Wednesday, August 15, 2012

Gauss and Palida

From the latest high-end malware:

 "Named after the German mathematician Carl Friedrich Gauss, the new malware, like Flame, Duqu and Stuxnet before it, is somewhat of a mystery at the moment..."
"...Another interesting component of Gauss is the installation of a custom font called Palida Narrow. The purpose of this font installation is currently unknown," Kaspersky's researchers said."

The font may mark machines that have been infected already.

pálida

Spanish

Adjective

pálida f
  1. feminine form of pálido

Noun

pálida f (plural pálidas)
  1. (colloquial, Chile, Argentina) pallor, paleness (due to drug abuse or sickness)

 





Tuesday, March 6, 2012

Morgan:
Did you see I took more javascript lessons?
It is getting into object oriented code now
Now I can define a generic cat object with a custom method for going mew, then incrementally make an infinite number of them!

Sunday, March 4, 2012

Souls for Smuggler's Shiv.js

Taking a break from Code Academy to work on a project for the D&D campaign I am running using Paizo's "Serpent's Skull" books. The players are castaways on a topical island along with a few others from their ship.

I decided I wanted to simulate what happens to those non-player characters left back at their camp next to the wreck of the Brine Demon, while the people in my game are out exploring. The program takes a starting and ending day (based on how long they have been on the island), and generates output like this:

Day 1: 8 food.
Aerys becomes shaken. She does nothing today.
Gelik remains shaken. He guards the Brine Demon campsite.
Jask remains hopeful. He keeps the camp clean and bug free.
Sasha remains hopeful. She hunts and fishes 2 food.
3 Human Zombies mindlessly stumble through the traps and are destroyed. 4 Thrunefang Cannibals watch the camp from a distance.
Gained 2 food, consumed 4 with 6 food remaining.


Day 2: 6 food.
Aerys becomes frightened. She does nothing today.
Gelik becomes frightened. He guards the Brine Demon campsite.
Jask remains hopeful. He keeps the camp clean and bug free.
Sasha remains hopeful. She hunts and fishes 4 food.
3 Dimorphodons soar lazily nearby.
Gained 4 food, consumed 4 with 6 food remaining.


Shiv processing complete! Shiv.js

I still need to add in the functions that test if they have come down with, or recovered, from some tropical disease. As their internal numbers are influenced by illness, which npc is assigned to a job may change.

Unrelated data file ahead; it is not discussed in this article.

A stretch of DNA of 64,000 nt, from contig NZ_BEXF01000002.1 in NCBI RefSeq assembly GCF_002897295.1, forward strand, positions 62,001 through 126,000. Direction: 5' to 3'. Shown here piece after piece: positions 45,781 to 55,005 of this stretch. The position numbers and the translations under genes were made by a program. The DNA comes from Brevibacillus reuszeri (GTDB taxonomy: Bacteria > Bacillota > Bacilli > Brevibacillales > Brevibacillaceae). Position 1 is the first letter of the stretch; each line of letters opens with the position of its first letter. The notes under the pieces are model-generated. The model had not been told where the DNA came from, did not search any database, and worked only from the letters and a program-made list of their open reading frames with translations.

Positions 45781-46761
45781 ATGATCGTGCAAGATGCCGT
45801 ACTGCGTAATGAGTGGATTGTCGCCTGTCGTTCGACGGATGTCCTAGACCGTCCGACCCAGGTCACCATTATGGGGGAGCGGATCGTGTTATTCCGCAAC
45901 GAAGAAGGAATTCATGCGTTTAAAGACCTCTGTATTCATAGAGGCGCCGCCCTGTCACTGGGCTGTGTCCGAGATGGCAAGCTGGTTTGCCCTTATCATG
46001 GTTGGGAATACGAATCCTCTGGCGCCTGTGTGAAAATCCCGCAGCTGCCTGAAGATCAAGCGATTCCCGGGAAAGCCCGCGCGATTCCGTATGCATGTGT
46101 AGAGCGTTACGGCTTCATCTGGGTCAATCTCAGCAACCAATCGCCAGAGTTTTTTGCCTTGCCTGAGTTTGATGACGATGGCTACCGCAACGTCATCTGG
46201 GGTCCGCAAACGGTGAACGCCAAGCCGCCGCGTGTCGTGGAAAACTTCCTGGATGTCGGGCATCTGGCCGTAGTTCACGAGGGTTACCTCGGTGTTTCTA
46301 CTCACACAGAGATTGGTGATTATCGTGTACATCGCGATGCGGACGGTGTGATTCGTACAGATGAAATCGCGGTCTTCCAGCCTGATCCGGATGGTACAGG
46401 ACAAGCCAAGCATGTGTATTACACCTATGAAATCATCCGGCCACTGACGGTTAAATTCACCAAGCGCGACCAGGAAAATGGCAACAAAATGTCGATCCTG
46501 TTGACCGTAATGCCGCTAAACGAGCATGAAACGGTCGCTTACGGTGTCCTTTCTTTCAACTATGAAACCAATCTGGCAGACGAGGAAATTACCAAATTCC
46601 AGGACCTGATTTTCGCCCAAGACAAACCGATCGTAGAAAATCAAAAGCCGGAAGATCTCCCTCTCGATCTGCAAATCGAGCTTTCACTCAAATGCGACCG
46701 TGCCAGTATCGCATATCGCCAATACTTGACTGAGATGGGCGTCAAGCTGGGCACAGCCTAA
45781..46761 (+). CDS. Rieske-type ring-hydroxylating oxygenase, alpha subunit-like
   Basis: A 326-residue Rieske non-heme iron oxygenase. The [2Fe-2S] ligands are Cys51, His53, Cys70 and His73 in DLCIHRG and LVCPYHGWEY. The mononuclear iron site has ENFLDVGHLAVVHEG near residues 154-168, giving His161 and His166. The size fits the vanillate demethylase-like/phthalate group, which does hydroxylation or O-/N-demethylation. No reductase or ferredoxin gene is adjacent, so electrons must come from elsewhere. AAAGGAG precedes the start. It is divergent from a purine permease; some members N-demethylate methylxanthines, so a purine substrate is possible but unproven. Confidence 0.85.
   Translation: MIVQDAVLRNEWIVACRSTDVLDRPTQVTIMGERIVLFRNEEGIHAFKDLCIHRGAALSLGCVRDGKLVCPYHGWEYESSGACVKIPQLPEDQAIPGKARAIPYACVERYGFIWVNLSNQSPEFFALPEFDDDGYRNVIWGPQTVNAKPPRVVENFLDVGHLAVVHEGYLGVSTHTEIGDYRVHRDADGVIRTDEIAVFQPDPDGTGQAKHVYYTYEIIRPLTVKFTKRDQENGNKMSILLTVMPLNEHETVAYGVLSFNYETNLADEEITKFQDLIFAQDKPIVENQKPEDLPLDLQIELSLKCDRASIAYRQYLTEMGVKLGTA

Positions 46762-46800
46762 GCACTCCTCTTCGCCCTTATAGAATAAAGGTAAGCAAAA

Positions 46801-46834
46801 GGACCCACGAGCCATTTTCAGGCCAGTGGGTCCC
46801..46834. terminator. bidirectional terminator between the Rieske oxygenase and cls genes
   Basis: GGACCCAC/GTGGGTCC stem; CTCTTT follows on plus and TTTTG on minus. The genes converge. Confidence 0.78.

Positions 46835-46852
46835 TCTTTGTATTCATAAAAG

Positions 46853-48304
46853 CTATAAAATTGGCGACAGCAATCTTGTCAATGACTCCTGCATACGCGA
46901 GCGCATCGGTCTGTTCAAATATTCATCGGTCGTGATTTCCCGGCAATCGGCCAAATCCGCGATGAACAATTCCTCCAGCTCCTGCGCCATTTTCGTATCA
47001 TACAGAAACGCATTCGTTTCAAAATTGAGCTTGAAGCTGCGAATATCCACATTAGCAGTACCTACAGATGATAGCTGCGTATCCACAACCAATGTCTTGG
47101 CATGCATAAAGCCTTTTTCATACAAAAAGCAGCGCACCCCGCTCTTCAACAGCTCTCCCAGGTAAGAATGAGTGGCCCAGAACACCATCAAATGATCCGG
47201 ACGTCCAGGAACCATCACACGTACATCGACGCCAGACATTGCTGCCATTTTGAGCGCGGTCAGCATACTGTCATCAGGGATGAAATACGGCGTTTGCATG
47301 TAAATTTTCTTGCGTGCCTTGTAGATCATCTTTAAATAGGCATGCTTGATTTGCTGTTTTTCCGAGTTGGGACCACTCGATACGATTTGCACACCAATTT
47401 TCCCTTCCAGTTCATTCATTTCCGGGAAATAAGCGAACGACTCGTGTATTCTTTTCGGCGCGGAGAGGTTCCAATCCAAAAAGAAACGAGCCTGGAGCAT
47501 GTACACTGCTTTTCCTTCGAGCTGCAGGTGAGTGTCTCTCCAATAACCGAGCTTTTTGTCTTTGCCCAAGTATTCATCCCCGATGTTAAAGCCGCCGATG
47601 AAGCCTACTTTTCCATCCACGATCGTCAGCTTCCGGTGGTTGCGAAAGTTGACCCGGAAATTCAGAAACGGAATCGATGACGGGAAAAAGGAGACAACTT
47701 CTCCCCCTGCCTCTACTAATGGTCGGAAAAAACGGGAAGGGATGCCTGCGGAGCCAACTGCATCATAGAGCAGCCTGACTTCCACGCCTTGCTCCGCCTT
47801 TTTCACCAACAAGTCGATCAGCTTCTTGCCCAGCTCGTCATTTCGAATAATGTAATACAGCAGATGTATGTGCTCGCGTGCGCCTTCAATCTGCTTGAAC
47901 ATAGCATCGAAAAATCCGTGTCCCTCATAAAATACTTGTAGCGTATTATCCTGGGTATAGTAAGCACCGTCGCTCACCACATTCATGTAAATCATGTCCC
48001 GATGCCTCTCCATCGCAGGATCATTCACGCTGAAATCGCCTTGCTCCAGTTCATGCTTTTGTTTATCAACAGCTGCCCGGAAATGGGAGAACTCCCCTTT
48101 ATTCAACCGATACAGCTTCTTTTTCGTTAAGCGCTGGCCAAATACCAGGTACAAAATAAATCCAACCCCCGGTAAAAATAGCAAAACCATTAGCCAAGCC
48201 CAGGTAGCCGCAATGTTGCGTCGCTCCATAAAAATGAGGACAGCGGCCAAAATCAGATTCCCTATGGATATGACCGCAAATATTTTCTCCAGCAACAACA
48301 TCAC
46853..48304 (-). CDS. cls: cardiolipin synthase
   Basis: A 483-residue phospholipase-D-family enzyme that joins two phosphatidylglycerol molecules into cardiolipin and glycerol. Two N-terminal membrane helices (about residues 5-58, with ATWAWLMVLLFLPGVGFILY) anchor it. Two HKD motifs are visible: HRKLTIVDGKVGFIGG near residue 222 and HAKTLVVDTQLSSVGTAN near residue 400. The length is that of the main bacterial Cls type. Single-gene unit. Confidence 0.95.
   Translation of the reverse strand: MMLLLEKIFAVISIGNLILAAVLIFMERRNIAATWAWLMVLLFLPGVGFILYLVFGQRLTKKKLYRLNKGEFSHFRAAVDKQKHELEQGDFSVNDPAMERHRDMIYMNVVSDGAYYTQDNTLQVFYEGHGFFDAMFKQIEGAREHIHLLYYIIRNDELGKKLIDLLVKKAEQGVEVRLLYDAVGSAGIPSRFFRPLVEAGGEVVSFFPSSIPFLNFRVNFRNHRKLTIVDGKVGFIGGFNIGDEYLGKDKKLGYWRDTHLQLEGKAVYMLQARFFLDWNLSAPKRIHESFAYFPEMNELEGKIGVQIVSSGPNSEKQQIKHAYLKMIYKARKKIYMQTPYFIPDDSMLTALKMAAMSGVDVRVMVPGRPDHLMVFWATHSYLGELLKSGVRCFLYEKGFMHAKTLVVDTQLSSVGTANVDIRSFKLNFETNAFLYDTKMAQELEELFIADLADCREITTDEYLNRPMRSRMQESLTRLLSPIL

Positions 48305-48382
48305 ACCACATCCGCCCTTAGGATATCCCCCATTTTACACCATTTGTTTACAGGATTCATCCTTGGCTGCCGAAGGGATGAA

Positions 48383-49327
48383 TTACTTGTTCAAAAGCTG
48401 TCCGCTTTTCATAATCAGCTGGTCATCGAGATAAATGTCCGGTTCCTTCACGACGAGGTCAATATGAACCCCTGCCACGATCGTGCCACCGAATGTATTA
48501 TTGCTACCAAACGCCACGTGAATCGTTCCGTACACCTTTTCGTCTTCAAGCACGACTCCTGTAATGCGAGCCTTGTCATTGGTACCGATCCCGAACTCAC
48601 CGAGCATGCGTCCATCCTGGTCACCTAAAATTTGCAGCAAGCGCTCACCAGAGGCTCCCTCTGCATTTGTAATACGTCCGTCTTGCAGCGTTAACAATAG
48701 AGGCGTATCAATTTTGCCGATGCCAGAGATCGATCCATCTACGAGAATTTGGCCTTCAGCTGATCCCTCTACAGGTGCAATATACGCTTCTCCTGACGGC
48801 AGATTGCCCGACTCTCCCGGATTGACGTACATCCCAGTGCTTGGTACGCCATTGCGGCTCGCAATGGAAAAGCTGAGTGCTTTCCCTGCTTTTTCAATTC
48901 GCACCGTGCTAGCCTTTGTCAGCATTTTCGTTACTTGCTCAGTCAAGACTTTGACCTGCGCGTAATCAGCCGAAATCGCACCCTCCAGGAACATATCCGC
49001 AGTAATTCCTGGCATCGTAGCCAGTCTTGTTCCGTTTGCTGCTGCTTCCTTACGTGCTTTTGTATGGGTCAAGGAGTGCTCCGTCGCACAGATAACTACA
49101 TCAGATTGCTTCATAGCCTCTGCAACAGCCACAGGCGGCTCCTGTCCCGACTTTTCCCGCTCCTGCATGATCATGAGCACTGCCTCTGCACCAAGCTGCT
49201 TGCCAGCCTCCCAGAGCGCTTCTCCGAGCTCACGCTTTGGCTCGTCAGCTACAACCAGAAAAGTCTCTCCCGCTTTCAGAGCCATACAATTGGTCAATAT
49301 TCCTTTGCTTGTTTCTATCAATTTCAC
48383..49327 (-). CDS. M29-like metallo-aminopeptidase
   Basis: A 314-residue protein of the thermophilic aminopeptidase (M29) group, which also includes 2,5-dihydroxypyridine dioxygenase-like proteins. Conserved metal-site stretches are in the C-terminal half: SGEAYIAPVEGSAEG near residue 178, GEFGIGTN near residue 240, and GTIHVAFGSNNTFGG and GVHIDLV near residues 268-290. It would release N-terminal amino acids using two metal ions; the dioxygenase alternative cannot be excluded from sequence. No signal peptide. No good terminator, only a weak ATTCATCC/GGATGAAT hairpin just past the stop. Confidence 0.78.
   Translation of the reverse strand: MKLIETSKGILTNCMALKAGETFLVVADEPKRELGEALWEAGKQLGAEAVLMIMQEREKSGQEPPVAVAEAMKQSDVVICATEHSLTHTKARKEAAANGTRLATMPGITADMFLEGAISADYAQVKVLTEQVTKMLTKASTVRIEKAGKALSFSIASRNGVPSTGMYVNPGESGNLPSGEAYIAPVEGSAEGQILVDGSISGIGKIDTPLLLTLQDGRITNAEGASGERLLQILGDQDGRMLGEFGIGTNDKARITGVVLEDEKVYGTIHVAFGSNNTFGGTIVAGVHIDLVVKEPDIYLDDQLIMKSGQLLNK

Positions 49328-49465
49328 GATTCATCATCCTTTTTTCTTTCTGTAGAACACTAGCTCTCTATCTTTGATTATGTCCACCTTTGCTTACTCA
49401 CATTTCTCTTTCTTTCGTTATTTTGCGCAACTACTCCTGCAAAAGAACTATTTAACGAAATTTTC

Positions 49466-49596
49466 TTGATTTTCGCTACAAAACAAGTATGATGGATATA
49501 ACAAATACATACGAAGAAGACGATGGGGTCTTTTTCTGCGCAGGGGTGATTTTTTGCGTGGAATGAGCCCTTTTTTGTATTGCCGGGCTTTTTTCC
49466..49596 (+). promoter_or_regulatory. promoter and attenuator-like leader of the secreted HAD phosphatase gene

Thursday, February 23, 2012

???? (A new ternary style operator)

I saw a silly post ending with "????" and my brain pounced on the multiple question marks, at the same time wondering when three was enough or if four is warranted. Perhaps because of javascript can use === to test equality I thought the ???? could also be an operator, riffing off the ternary style of compressing if/else into one line.

Well, ???? Could be a compressed switch/case statement!

Ternary:
if (a > b) {
    result = x;
}
else {
    result = y;
}
 
becomes...
 
result = a > b ? x : y; 


????
switch (input) {
    case: "compare to one possible input"
    "do something"
    break;

    case: "some other possible input"
    "do something else"
    break;
 
    "etc" 
 
Using similar characters as the ternary...
 
result = input ? comparison 1 : output ? comparison 2 : output ? comparison 3 : output ... etc
 
Anyways, just having some fun, right????  
 
** edit: it could be called multiplus 

Tuesday, February 21, 2012

#mathishard


So my Codeacademy lesson has a Dice Game project, which means random number generation. Apparently the common way to generate random numbers is a function call that returns a random number between 0 (inclusive) and 1(exclusive). . So to get a d6:

// pick a random number between 1 and 6 for our roll of the die
var die = Math.floor(Math.random()*6 + 1);

Random() is returning 0.0000000000000000 to 0.9999999999999999

floor() is rounding down to the nearest integer. And the +1 is so we get 1-6 and not 0-5.

I suppose I don't understand why this gives an even chance to get 1 through 6. I made a list using just one significant digit and got the following distribution. Maybe the short cut is causing an illusion that it is not equally random? Though I would think there would be an equal number for each 16 digit number leading with like 0.0... and 0.1...

0.9 * 6 + 1 = 6.4
0.8 * 6 + 1 = 5.8
0.7 * 6 + 1 = 5.2
0.6 * 6 + 1 = 4.6
0.5 * 6 + 1 = 4
0.4 * 6 + 1 = 3.4
0.3 * 6 + 1 = 2.8
0.2 * 6 + 1 = 2.2
0.1 * 6 + 1 = 1.6
0.0 * 6 + 1 = 1

If I numbered a 10 sided die like that, I would expect to see more 5's, 4's, 2's and 1's over 6 and 3, right?

It is 2am at the moment, maybe it will make sense tomorrow.

**update realized I could just run a series in javascript. For a series of 100,000 rolls I am getting results like:
Total 1's = 16749
Total 2's = 16493
Total 3's = 16829
Total 4's = 16599